Politicians had barely shaken the sand from their shoes or packed away the bucket and spade before they were gripped by that hardy health perennial, proposed changes to Britain’s abortion law.

It is being promoted in the Commons next week by social conservatives – and resisted with equal zeal (possibly more) by progressive supporters of the status quo.

As a Keep Calm column this one likes to warn readers that on emotive issues both sides enjoy promoting the view that civilisation as we know it will end if this or that is rejected/enacted. That is rarely a prospect. More often, the odd tweak does not make much practical difference: civilisation stubbornly staggers on.

Instead it strikes me as being about choice across a range of health policy options visible as the August bank holiday signals the return of autumn. Cancer drugs, abortion, antenatal clinics, the refusal of some foundation trusts to publish the level of patient complaints they now receive. Good choice, bad choice? That depends.

Tory MP and publicity hound Nadine Dorries is attempting to inject some “independent” options into the pregnancy advice industry – she complains that old stalwarts like Marie Stopes and the British Pregnancy Advisory Service have a financial incentive to encourage abortion. I mistrust her motives but respect her right to try to amend our old chum, the Health and Social Care Bill. Yes, it’s back!

In any case Andrew Lansley has already trumped the Dorries lobby by saying he will change rules to allow an independent (ie anti-abortion) option, being promoted by Christian groups. Another time-consuming obstacle, say progressives, when women need urgent advice now. But it’s not a US-style “culture war”.

Interesting that both sides now cannibalise “pro-choice” vocabulary. Yes, pause for a moment and realise that when it comes to, say, smoking policy, it is the progressive camp which is prescriptively intolerant of people’s right to choose self-harm. I’m on their side, but recognise there are two sides: back in power, it’s the Tories’ turn to fund pet projects, even those wretched free schools. We may even learn something from them.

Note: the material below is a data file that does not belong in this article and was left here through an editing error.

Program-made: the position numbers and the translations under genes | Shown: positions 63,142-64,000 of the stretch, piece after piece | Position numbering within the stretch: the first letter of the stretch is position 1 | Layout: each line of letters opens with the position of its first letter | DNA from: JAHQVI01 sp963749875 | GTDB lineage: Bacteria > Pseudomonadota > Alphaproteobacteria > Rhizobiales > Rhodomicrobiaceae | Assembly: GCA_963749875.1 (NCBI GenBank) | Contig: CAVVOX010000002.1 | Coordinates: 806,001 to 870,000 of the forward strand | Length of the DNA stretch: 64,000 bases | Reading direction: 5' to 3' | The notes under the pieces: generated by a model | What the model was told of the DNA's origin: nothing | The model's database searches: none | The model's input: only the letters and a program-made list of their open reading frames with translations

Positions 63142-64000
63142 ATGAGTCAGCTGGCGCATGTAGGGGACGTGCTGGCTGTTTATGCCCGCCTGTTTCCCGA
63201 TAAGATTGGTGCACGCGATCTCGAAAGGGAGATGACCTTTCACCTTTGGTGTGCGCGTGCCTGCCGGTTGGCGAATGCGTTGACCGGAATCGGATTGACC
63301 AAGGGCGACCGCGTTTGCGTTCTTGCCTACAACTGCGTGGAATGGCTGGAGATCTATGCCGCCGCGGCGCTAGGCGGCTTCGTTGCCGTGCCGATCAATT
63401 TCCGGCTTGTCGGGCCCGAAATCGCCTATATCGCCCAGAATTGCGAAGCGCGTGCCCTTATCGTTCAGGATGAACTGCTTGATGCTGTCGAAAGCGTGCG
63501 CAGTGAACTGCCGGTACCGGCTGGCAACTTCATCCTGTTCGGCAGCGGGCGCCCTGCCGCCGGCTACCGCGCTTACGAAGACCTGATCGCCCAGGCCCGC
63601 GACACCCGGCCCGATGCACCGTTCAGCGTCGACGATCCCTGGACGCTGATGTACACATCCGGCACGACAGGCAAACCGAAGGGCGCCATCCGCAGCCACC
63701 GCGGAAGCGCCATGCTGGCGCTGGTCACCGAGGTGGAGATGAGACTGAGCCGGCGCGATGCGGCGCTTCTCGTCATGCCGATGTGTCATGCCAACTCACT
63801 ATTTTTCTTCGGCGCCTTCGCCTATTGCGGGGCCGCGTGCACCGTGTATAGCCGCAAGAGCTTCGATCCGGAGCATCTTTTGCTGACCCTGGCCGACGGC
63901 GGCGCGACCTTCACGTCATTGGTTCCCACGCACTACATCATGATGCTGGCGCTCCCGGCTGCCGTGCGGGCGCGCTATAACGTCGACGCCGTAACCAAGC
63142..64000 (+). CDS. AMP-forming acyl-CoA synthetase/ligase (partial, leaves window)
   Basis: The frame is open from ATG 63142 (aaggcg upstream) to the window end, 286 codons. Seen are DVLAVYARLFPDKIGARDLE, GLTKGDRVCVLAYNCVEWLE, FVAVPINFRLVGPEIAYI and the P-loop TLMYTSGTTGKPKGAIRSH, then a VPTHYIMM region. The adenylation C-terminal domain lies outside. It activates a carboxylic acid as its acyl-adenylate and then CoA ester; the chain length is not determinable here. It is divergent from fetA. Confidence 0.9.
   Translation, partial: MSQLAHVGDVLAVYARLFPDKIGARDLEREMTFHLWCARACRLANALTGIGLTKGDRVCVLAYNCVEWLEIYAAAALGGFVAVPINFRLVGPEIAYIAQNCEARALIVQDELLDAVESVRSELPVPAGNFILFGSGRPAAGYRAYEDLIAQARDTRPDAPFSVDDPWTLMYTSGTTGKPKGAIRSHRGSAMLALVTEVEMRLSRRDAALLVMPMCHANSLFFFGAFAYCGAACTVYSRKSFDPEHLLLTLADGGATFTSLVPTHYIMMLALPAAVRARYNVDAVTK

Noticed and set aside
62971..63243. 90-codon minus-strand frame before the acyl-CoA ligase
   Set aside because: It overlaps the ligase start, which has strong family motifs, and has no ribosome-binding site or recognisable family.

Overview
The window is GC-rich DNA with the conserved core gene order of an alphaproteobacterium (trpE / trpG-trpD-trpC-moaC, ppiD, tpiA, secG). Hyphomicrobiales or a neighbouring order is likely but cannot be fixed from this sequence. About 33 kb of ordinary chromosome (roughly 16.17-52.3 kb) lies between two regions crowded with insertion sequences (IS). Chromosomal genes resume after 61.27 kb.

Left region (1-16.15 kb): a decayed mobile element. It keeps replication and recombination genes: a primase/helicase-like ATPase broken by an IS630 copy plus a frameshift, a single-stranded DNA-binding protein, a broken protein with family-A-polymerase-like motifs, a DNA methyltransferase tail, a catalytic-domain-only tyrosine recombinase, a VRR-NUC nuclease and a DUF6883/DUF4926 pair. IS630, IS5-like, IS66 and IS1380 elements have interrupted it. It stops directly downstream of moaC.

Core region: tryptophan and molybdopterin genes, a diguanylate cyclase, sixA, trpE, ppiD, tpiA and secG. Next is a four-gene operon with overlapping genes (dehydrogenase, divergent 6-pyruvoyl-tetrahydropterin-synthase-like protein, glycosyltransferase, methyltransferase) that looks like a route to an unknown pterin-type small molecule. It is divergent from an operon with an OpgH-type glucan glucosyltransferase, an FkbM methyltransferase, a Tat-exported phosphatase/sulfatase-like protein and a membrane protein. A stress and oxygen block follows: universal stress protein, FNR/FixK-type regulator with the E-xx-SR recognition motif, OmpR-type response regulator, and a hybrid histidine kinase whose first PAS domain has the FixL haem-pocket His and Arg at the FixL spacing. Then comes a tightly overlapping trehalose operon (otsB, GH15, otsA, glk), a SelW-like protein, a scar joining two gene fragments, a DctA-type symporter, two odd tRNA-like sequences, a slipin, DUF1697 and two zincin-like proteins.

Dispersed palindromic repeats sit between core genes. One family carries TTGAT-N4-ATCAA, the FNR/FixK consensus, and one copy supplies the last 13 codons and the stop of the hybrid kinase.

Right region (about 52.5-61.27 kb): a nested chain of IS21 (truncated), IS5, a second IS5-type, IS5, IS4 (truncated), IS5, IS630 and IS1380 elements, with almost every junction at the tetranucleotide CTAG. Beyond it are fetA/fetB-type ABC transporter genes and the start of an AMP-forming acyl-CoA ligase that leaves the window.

When you localise choice – it’s what we say we want, but do we mean it? – there are bound to be variations. August produced a row over “do not resuscitate” policy at Addenbrooke’s Hospital amid demands that the coalition standardise procedures, as the Scottish government has, instead of letting trusts decide. Ditto that morbidly obese chap whose trust turned him down for a gastric bypass until it was bullied.

The most startling example surely lies in the survey by the Rarer Cancers Foundation showing some cancer patients in England are three times more likely to be given disputed drugs – thanks to the Lansley cancer fund – than counterparts in Scotland; five times more than in Wales. Only (only?) 200 people a year are affected. But that’s what devolution means: different policies and different outcomes, though not necessarily better.

Celtic media outrage followed. Yet a glance through the cuttings is enough to remind us that sometimes it’s Scotland that gets denied a drug, the arthritis drug RoActemra (tocilizumab), last year. However, the cry “health apartheid” is usually applied by English newspapers to English suffering, for instance over Scotland’s supposedly “free” anti-market stance on scrips or elderly care.

It may all be brilliant, it may be a waste of money – as with those middle class women who (so we read) are flocking to National Childbirth Trust classes for fear of an ailing NHS. Ministers are a bundle of contradictions. But choice is usually a good thing. That way we learn.